The Trial of a Writer

I was finally able to stick to a habit in writing. And drinking. Every day, around 8 p.m. with two or three bottles of beer. I would write a few lines, sometimes a paragraph or even a page…

I would watch my ideas blossom and develop from day to day, from one arduous writing hour to the next…

Who said writing couldn’t be tamed? It felt good to cease control over this immaculate beast.

It gave me satisfaction, pride – the closest feeling to perfection. It amused me, the way I could fondle my laptop keys the way I wanted and toy with the elegant art of writing. Twisting words, altering sentences, it was delight to my eyes.

But then it happened. One night, as I carried my bottles and placed them gently on my writing desk, I felt devoid of inspiration. Short of ideas. Lacking the wit and cleverness to stroke my magic fingers and conjure up a few lines. I looked at my clock and sure enough, it flashed 8 p.m., the time for writing.

But how could it be? I was doing so well so far. I was soaring, like a majestic phoenix reborn from its ashes. Panicking, I started drinking, swallowing gulps of beer, my neurons aching for inspiration, crying out for the writing muse that had deserted me.

Nothing.

Emptiness crept in on me, and I felt cold. I shuddered on my room floor, my teeth crackling, my palms cold and sweaty. What would I become if not for a man of words? Was this the end of my triumphant siege on the craft of writing?

It couldn’t be. Perhaps it was.

But I was not one to give up, not me the great writer! So I loaded up with more booze and sat in front of my laptop screen as I so often do. I rehearsed a few lines in my head before typing them on screen. I kept the momentum going with more swallows of beer.

But it was forced writing. It was hard writing. And most of all, it wasn’t honest writing.

I erased the whole damn thing. Time to start over.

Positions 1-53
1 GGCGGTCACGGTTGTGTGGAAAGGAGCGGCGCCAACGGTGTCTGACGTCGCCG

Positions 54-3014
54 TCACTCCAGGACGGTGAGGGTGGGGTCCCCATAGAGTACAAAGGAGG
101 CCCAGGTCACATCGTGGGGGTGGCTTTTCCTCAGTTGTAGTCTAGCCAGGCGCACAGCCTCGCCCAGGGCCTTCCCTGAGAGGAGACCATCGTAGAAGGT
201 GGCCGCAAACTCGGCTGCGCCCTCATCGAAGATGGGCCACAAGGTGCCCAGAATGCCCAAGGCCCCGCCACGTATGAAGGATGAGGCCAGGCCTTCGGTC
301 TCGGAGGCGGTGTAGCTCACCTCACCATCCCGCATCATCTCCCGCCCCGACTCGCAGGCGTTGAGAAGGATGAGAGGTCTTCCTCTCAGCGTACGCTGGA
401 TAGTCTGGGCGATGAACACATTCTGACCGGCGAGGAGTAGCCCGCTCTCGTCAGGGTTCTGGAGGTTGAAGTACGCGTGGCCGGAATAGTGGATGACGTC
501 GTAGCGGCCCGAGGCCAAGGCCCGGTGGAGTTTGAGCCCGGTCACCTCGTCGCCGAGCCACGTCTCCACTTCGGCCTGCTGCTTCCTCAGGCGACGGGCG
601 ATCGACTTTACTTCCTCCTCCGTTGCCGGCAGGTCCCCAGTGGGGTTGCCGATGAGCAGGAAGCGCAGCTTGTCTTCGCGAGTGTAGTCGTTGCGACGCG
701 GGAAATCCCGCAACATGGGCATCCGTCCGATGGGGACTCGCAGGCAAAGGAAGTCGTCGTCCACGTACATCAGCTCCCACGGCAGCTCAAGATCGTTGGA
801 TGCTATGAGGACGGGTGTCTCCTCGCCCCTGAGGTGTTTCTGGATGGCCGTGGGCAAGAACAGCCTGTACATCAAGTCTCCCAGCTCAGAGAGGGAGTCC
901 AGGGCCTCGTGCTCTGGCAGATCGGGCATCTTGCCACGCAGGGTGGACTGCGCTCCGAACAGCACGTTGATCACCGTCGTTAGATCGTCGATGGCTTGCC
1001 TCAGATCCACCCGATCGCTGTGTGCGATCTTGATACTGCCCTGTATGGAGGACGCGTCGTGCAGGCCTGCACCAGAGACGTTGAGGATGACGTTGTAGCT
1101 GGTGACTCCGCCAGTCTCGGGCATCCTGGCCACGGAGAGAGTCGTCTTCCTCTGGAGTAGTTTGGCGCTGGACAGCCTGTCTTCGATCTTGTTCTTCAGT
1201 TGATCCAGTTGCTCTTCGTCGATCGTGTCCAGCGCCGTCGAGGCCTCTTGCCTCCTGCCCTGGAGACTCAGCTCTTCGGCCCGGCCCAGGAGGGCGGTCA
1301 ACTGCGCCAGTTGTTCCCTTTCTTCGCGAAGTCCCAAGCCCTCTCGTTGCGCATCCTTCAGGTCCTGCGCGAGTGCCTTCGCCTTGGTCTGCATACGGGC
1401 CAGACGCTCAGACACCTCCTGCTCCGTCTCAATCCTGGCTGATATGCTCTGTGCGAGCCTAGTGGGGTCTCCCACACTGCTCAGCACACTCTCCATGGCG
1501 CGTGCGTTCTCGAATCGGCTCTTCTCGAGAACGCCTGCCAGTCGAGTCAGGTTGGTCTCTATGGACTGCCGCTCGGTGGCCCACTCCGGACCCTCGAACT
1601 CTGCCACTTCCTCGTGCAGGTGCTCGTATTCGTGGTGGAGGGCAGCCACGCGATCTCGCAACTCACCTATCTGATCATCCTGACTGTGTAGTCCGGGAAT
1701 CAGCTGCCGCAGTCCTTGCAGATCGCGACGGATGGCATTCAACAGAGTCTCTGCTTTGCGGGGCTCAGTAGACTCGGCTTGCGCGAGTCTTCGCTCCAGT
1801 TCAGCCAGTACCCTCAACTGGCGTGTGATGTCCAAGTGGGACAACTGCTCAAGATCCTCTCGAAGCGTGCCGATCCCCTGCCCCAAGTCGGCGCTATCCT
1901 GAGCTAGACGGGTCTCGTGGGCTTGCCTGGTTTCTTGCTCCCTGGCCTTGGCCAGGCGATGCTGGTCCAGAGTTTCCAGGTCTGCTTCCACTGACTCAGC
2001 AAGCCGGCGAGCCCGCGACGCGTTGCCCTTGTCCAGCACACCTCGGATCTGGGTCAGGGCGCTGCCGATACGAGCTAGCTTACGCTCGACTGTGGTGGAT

But just then, something peculiar struck me; my laptop, my loyal and trusted companion, appeared to be moving. I knew then that I could be hallucinating, going mad, or that I simply had too much to drink. But alcohol had never been a worthy enemy; its delusions could never get to me. What then, is this type of sorcery?

I swear by the life of me, I could observe my laptop crawling back, further back from me on the desk. It kept crawling till it finally got far enough for me to readjust my desk chair and extend my hands to arms length in order to reach it. But it evaded me, now moving to the right. I re-positioned my hands, like an experienced sniper trying to lock on its helpless target. But it was out of my reach again. For now, it had quickly crawled to my left. What madness is this? How then was I expected to write now that my most faithful servant had abandoned me?

I called mutiny! I rose from my chair and tried to cease the demon machine. But believe me when I tell you it evaded my grasp again! For now it leaped from the desk, jumping over my head and landing behind me on my bed! I grabbed a half-full bottle of beer, drank it empty, broke it in half to use as a weapon. I called out at the evil forces at work, the demons taking control of my laptop. Show yourselves, vile beasts! Jealous forces from beyond that look to stand in the way of my creation and art!

But there was no answer. Just a taunt transmitted by way of my laptop still dancing and wiggling atop my bed. I shall not go down in flames like this, I shouted. I shall take control of what is rightfully mine and assert my dominance once and for all!

So I leaped toward my bed, swinging the bottle of beer frantically in the hope of killing the soul inhabiting the laptop. But I missed. So I tried again. Missed again. The thing wouldn’t stand still for me to hit it!

Finally I managed to anger it. The laptop roared like a powerful motor and charged me, ramming me in the head. I collapsed on the floor, my weapon crashing next to me. I was disarmed, helpless and defeated.

The laptop, standing mightily on my bed, looked down on me, mocking me in all my weakness. Its screen started to jumble, dance, until finally the storm of bytes subsided and a giant clock appeared. It said 9:30 p.m. There it was, my faithful writing machine, my loyal companion, adding insult to injury, rubbing salt into my wounds. My time for writing had expired, the train of creativity had officially left the station.

As I lay there on the floor, full of booze and the smell of defeat, I was still a bit hazy from what had transpired; my mind was shuffling incessantly, my thoughts scrambled and my vision blurry. But one truth lingered over me, overshadowing the confusion, the doubt, the uncertainty: writing is a trial, an unbearable assessment; it solemnly chooses to conform to its writer when need be, but whenever pushed and bullied it fights back and prosecutes the perpetrator.

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